The point is that it matters what a church teaches, and not just how it teaches. If two churches teach equal amounts of truth, go ahead and choose one based on location or music style. Accordingly, from this point, when I say "church," I will generally mean either an independent non-denominational church or an entire collection of churches (or denomination) with a single authoritative body.
So the real problem is, how do I pick a church that teaches the right thing? Of course prayer plays a part, but prayer doesn't happen in a vacuum. We have internal and external influences of all kinds. Thus, I've known many people who have prayerfully considered which church to attend, yet they all ended up in churches that were quite different in their beliefs, from "non-denominational" (which I think of as micro-denominational), to Wesleyan denominational, to liberal Episcopalian, to Seventh Day Adventist.
To illustrate the crux of the problem: Someone I know changed churches because he felt his Pastor had been telling him he had to vote Republican. Just as easily, someone might leave a church for telling them to tithe 10%, or to avoid homosexual acts, or to give up wine and dancing. Some of these people might be right in disagreeing with their Pastor, and others might be wrong. The thing is that ultimately, the Pastor has no authority, and the individual church-goer has all authority. You see, every Pastor is voted into place by either a literal vote of the congregation or by a vote of attendance.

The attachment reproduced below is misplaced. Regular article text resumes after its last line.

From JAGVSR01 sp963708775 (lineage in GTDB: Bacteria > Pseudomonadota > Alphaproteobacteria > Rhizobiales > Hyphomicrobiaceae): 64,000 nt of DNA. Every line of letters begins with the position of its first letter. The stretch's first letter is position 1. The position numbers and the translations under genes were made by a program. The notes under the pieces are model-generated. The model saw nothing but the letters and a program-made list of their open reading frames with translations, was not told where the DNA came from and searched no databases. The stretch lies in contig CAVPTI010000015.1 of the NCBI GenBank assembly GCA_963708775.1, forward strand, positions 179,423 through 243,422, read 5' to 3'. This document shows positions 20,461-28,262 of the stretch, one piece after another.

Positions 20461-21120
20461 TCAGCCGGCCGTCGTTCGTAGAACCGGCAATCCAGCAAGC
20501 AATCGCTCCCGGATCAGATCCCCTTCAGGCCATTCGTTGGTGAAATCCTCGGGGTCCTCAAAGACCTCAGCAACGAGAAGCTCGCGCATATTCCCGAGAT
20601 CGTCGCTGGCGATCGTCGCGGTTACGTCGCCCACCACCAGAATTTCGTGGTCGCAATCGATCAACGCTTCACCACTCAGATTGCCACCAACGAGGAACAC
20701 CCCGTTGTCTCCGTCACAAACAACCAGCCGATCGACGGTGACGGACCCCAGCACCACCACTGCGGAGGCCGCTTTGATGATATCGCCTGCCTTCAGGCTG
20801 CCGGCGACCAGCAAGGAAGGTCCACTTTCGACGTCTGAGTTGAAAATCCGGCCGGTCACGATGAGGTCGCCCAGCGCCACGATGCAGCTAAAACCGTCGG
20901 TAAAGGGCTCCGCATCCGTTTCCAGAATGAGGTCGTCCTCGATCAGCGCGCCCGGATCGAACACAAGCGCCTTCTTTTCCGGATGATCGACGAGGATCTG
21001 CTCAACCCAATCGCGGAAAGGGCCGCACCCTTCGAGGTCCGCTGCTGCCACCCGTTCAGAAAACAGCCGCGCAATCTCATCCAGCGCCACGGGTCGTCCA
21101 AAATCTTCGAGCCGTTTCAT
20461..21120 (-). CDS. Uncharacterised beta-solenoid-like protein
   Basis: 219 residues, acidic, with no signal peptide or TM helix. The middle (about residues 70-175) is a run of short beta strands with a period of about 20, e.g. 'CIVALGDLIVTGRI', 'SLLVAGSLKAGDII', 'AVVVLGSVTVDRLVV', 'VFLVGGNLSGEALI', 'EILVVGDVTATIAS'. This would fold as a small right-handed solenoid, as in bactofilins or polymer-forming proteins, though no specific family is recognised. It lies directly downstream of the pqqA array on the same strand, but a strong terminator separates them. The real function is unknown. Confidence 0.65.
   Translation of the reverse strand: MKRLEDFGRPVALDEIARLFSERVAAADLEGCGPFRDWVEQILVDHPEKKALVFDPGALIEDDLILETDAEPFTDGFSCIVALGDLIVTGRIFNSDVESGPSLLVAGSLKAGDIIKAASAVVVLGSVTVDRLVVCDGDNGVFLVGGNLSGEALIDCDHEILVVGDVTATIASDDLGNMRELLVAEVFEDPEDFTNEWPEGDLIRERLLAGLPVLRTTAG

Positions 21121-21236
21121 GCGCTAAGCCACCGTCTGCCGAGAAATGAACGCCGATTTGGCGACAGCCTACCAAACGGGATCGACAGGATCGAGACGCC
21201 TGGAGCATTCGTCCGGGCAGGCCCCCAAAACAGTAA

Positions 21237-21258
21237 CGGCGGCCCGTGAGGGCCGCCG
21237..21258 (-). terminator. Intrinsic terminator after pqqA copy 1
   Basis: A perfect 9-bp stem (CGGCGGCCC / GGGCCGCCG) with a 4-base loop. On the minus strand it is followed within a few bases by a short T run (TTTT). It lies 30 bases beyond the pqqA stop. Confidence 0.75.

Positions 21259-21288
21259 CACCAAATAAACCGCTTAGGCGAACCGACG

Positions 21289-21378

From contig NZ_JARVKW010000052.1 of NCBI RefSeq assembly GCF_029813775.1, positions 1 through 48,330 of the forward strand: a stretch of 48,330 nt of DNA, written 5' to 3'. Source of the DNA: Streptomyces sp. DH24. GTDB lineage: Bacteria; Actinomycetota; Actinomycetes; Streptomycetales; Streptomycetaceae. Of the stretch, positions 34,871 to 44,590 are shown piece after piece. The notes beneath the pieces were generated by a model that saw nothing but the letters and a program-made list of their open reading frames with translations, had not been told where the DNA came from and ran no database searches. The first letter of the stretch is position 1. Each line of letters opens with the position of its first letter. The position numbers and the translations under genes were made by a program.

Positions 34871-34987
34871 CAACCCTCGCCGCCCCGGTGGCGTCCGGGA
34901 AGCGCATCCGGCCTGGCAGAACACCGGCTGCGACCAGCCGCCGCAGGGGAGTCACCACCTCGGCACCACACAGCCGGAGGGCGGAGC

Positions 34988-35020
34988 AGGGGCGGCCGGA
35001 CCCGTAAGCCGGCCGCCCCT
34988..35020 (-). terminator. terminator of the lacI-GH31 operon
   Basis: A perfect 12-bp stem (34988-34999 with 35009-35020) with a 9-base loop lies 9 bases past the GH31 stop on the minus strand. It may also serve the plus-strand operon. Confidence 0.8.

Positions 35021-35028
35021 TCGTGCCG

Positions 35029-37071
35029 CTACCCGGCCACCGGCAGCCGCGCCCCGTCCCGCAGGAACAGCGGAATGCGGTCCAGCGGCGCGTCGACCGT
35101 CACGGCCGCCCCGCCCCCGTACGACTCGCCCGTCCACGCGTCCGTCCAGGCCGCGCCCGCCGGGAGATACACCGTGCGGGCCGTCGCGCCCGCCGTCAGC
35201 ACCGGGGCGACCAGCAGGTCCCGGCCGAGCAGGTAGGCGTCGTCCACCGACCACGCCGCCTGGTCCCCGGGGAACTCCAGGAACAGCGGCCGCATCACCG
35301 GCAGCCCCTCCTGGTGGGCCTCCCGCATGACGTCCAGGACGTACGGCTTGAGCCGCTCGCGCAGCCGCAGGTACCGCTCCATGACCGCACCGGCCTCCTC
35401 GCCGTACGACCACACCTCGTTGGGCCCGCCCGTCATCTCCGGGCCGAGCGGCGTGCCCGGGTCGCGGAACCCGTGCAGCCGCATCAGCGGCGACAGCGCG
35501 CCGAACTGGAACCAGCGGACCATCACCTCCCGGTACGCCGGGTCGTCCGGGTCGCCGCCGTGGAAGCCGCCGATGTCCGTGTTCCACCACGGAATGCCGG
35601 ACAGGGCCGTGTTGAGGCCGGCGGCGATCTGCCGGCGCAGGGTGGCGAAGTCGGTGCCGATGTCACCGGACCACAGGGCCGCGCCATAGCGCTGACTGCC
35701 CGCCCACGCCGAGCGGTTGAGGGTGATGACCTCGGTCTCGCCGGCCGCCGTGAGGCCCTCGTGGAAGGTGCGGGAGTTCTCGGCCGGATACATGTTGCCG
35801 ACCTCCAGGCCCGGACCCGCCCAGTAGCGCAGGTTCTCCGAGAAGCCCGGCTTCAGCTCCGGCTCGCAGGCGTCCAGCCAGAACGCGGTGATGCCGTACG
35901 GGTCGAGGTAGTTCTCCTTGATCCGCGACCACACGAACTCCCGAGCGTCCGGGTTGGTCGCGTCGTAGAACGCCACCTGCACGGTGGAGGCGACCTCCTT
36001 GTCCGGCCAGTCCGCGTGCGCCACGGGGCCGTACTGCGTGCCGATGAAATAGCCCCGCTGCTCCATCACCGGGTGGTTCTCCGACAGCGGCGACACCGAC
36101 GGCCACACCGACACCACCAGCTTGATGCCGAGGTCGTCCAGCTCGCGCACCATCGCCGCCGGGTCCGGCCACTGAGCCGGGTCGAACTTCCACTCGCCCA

If we think about this it ultimately means that each person is a denomination unto themselves, and must serve as Biblical scholar, arbiter of conflicts, guardian of sacred tradition, etc.
Let's see how this matches up with the Bible. In Acts 15 we can see the Council of Jerusalem, where a binding decision is made by the Church leaders, and it is promulgated throughout the Church. This only works in an authoritative unified Church.
What happens if I looked around and finally found Last Church of Mesa, where everything seemed right, but then all of a sudden the Pastor tells us the church leaders have made a decision? Now we are no longer allowed to drink beer! I know the Bible doesn't tell me I can't have a cold one while enjoying my televised sports program, so I go across the street to Hip Fellows' Fellowship, where I'm pleased to find out about the Beer and Televised Sports Ministry.